How does contemporary capitalism, and the inequalities it produces, intersect with race? How does race, and the process of racialization, itself shape economic processes and the nature of work? And, how does the entanglement of racialization and capitalism affect politics and power dynamics—in the United States, but also globally? This Items series, a second collaboration with the multi-institutional Race and Capitalism project, includes contributions from an interdisciplinary group of scholars to address the relationship between racial and economic inequality, the potentials and limits of resistance and reform efforts to redress inequalities, historical and contemporary transformations in the relationship between race and capitalism, and theoretical perspectives that best make sense of the current moment. Over the coming months, authors will examine the interrelationship between race and capitalism through a range of lenses and geographies, from resource extraction in the Caribbean and Africa to the school-to-prison pipeline in the United States. Michael Dawson of the University of Chicago, codirector of the Race and Capitalism project, joins the Items editors in curating this discussion. The Council’s Scholarly Borderlands initiative supports the Race & Capitalism project’s goal of reaching broader publics through the dissemination of these essays and related works. Professor Dawson cocurated an earlier Items series on “Reading Racial Conflict.”
Listed below are the essays published up to this point.
Michael Dawson, curator of the new series on “Race & Capitalism,” kicks things off with a reflection on how the contemporary intersection between racialization and the capitalist political economy is taking democracy to the brink. Building on a key insight from W. E. B. Du Bois (discussed in detail by Ella Myers in an earlier Items essay), Dawson links the breakdown in upward mobility for many working-class whites to a reinvigoration of the public face of white supremacy. Tracing the nexus of capitalism, racial domination, and patriarchy in the United States, Dawson engages the question of emancipatory movements, and the possibilities of their emergence, in a political moment he sees as a full-blown legitimacy crisis.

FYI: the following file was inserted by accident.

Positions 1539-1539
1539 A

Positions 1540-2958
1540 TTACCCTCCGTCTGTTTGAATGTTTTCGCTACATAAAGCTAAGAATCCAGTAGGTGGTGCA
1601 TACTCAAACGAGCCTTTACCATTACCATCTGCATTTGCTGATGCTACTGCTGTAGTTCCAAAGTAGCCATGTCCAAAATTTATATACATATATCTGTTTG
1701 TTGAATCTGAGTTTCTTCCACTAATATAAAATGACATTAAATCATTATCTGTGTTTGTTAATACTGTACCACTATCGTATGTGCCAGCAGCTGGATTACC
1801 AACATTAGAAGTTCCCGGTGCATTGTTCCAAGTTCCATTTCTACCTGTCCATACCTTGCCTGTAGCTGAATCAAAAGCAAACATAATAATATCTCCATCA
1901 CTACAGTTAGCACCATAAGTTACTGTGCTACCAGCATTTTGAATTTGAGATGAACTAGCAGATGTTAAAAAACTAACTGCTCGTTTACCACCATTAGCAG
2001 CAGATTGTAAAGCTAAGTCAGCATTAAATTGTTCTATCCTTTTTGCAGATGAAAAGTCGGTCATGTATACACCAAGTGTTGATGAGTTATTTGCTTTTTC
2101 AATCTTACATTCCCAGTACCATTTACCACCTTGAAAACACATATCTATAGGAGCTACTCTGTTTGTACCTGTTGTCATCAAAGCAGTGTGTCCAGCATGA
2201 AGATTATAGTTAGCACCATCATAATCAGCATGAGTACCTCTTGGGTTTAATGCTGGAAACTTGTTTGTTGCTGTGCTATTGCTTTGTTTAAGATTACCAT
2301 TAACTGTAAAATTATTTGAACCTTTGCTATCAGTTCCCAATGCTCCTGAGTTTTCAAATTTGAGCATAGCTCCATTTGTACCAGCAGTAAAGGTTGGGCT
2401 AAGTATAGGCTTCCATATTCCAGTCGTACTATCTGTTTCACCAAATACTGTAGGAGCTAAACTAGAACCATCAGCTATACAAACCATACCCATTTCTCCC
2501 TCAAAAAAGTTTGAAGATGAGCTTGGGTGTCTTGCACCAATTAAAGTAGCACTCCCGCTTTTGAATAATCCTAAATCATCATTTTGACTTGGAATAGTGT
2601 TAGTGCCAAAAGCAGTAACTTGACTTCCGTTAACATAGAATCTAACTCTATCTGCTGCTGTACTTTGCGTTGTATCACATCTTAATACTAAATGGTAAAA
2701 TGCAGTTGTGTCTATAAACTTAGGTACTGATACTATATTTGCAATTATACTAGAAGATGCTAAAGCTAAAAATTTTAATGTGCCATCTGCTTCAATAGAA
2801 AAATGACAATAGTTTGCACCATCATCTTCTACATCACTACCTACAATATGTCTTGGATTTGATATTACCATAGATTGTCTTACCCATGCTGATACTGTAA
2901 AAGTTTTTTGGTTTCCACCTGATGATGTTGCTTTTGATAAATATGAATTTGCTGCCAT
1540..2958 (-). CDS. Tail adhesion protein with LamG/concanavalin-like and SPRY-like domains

Hannah Appel’s contribution to the “Race & Capitalism” series explores the intersection of these two forces in global labor markets. Based on research on the transnational oil industry in Equatorial Guinea, Appel analyzes the dramatic wage differential among employees and contractors based on nationality, which can often be seen as a proxy for race. Below the surface of market rationales for such distinctions, Appel argues, is the centrality of racialized difference in the structuring of transnational labor.
In Ryan Cecil Jobson’s contribution to the “Race & Capitalism” series, histories of colonialism, enslavement, and indentured labor in Guyana provide a key frame for understanding current perceptions and complex politics of its oil boom. Jobson chronicles past alliances and divisions among Guyana’s workers along racial lines, and argues that the infusion of oil revenue may exacerbate current racial tensions while principally enriching multinational capital to the detriment of most Guyanese.
John Robinson III’s contribution to the “Race & Capitalism” series provides a historical perspective on what he calls American capitalism’s “selective democratization,” especially with regards to race. The myth of a self-regulating market, argues Robinson, obscures the political underpinnings of economic inclusion, which has consistently favored the “self-reliance” of white workers while excluding blacks. He draws on W. E. B. Du Bois’s analysis of the post–Civil War Freedmen’s Bureau and attempts to democratize housing assets in the 1970s through the Community Reinvestment Act as examples of policy efforts to increase inclusion that have been thwarted by racial politics.
Ashleigh Campi’s essay for the “Race & Capitalism” series explores the intersection of these two forces through recent transformations in US public education. Campi discuss preemptive criminalization—how schools as social spaces have increasingly become sites of surveillance and punishment for students of color. Neoliberal policies, evident in the push for privatization, augment this process as many charter schools’ disciplinary policies are especially punitive regarding black youth.